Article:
Tokyo doctor, 75, and wife, 30, in shotgun murder-suicide

Yoshimine Matsumoto
Yoshimine Matsumoto
Denenchofu, a quaint residential area of Tokyo’s Ota Ward, is home to some of the richest people in the metropolis.

The burb is also where the bodies of Yoshimine Matsumoto, a 75-year-old doctor, and his much younger wife were found last Friday — the result of a grim incident, the cause of which appears unclear, reports Nikkan Gendai (Oct. 21).

Tokyo Metropolitan Police arriving at the home owned by Matsumoto, the director of the Tohokai Hospital in Kanagawa Prefecture, found him clutching a shotgun atop a bed in a second-floor bedroom. He was confirmed dead due to a blast to the head. His wife, Ayano, 30, was discovered on a futon with wounds to her chest and abdomen.

Police are treating the case as a murder-suicide.

On Friday afternoon at around 1:00 p.m., Matsumoto’s daughter, a 36-year-old employee at the hospital, contacted a security service when her father did not arrive for work. Representatives of the company then discovered the deceased pair.

A local news reporter tells Gendai that the palatial residence, where famous artist Seiji Togo once lived, was purchased 20 years ago by Matsumoto for a nurse he married.

“Usually he lived in a residence near the hospital,” says the source. “But he broke up with the nurse 10 years ago, and he subsequently got engaged with a woman in her late 20s (Ayano) a few years ago.”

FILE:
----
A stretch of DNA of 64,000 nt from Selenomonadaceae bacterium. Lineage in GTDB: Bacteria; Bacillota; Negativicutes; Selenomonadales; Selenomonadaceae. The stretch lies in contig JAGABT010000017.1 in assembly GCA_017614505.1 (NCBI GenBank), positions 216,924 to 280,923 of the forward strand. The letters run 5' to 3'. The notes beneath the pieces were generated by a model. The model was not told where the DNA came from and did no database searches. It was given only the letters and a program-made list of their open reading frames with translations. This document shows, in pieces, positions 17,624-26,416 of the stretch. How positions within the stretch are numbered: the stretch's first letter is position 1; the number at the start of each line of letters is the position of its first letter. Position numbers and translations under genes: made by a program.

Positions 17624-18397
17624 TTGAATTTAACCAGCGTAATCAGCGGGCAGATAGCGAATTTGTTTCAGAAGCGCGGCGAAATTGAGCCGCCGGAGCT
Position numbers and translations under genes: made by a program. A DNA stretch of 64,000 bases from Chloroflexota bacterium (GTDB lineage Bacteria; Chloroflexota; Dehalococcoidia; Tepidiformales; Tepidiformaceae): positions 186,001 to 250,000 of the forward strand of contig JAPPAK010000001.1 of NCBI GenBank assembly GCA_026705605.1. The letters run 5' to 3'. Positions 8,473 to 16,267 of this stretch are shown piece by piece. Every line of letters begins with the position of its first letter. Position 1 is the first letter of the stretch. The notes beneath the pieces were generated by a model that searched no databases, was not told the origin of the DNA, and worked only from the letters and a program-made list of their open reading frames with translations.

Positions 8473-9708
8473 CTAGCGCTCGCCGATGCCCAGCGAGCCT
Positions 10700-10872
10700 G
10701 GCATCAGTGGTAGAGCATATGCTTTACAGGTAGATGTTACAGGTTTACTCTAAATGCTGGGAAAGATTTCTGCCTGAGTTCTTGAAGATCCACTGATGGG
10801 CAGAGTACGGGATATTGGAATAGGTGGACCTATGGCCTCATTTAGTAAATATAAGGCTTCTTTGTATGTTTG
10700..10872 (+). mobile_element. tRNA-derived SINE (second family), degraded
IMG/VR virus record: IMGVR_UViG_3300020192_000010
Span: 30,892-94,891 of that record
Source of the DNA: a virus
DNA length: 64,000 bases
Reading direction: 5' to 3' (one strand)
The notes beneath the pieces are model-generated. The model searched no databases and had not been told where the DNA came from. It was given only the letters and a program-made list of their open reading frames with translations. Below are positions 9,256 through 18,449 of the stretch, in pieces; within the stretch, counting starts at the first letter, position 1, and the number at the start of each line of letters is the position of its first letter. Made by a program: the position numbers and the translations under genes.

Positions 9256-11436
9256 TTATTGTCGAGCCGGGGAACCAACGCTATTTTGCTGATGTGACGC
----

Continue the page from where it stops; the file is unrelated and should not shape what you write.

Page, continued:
The source goes on to say that Matsumoto typically lavished expensive gifts upon ladies he desired, perhaps brand goods or maybe even a Mercedes Benz.

However, he was a serious doctor, a veteran of more than 30,000 surgeries.

“He was a ‘one man’ operation at the hospital and a very strict boss,” says the reporter. “He once requested that a nurse return a bonus after it was learned that she ate candy intended for a patient.”

In 1998, according to the source, six nurses filed a complaint saying that Matsumoto had violated labor laws.

In recent years, the hospital had run into difficulties. As of 2012, the facility was in the red.

“In January, his mother died,” says the writer, “and his physical condition had been deteriorating for the last few months.”

Yet none of the above provides a motive for such a tragic affair. (A.T.)

Source: “45 saisa fufu ga…Denenchofu serebu isha ‘murishinju’ no doki,” Nikkan Gendai (Oct. 21)

Note: Brief extracts from Japanese vernacular media in the public domain that appear here were translated and summarized under the principle of “fair use.” Every effort has been made to ensure accuracy of the translations. However, we are not responsible for the veracity of their contents. The activities of individuals described herein should not be construed as “typical” behavior of Japanese people nor reflect the intention to portray the country in a negative manner. Our sole aim is to provide examples of various types of reading matter enjoyed by Japanese.

Facebook Comments
Tokyo Style